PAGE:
Equity Group Investments Chairman and founder Sam Zell warned that the U.S. economy could face "serious problems" if the Fed doesn’t hike rates by 100-basis points within the next year.
"The Fed has missed the opportunity to be the disciplinarian that it should be. We have to dramatically reduce the liquidity available in the market," Zell told Maria Bartiromo on "Mornings with Maria" Thursday.
His comments come as the Federal Reserve raised interest rates by 50-basis points Wednesday following a highly-anticipated Federal Open Market Committee meeting, the biggest move in over 20 years.
Federal Reserve Chairman Jerome Powell also made comments about a possible recession and killing the idea of a 75-basis point hike in the near future during his press conference.
"The labor market is extremely tight and inflation is much too high… the FOMC raised its policy interest rate by a half percentage point," Powell remarked Wednesday.
"It's a strong economy, and nothing about it suggests that it's close to or vulnerable to a recession. 75-basis points increase is not something the committee is actively considering."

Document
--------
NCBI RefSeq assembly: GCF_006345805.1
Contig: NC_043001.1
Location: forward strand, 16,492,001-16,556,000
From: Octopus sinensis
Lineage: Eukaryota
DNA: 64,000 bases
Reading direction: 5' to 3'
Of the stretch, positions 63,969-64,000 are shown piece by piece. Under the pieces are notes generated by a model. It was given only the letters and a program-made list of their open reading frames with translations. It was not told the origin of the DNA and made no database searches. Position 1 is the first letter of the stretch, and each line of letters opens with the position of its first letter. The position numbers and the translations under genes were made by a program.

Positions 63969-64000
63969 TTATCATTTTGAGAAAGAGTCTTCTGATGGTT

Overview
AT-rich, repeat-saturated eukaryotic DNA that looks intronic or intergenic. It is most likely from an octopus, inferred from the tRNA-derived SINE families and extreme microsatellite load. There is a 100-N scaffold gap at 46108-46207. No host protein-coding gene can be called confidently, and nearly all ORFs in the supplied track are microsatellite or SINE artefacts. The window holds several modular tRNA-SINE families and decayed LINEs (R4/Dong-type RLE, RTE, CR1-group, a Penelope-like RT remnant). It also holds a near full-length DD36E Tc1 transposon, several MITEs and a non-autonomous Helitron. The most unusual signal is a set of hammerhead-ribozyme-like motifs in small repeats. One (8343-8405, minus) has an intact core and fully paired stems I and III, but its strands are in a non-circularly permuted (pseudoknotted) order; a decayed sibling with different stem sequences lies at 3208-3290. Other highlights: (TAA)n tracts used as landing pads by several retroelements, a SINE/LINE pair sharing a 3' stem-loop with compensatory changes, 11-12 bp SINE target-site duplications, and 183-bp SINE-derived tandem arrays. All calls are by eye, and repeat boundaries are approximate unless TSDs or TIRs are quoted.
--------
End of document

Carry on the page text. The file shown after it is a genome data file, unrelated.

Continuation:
Zell said that the Fed needs to "reduce liquidity" and "stop sloshing around all that extra capital."
"I think that the fact that the Fed has spent so much time not doing what it should have been doing, creates a big gap that I think can be filled without much damage," Zell explained.
"100-basis points, even 200-basis points over the next year is not likely to put us into a recession. It's just probably likely to bring us back to where we should be."
He went on to say the Fed’s move may not be enough to slow the inflation rate as the U.S. economy continues to reel from high consumer prices.
When Bartiromo asked whether he sees inflation leveling out any time soon amid supply chain issues, he replied: "I would hope that be the case."
"I don't think there [are many] signs so far that we're seeing a reduction in the level of inflation," Zell noted.
"We're a long way from… making any serious adjustments, and it basically comes down to extreme liquidity. The efforts by the government to respond to COVID were too much, too often and too dangerous to the overall question of maintaining inflation controls."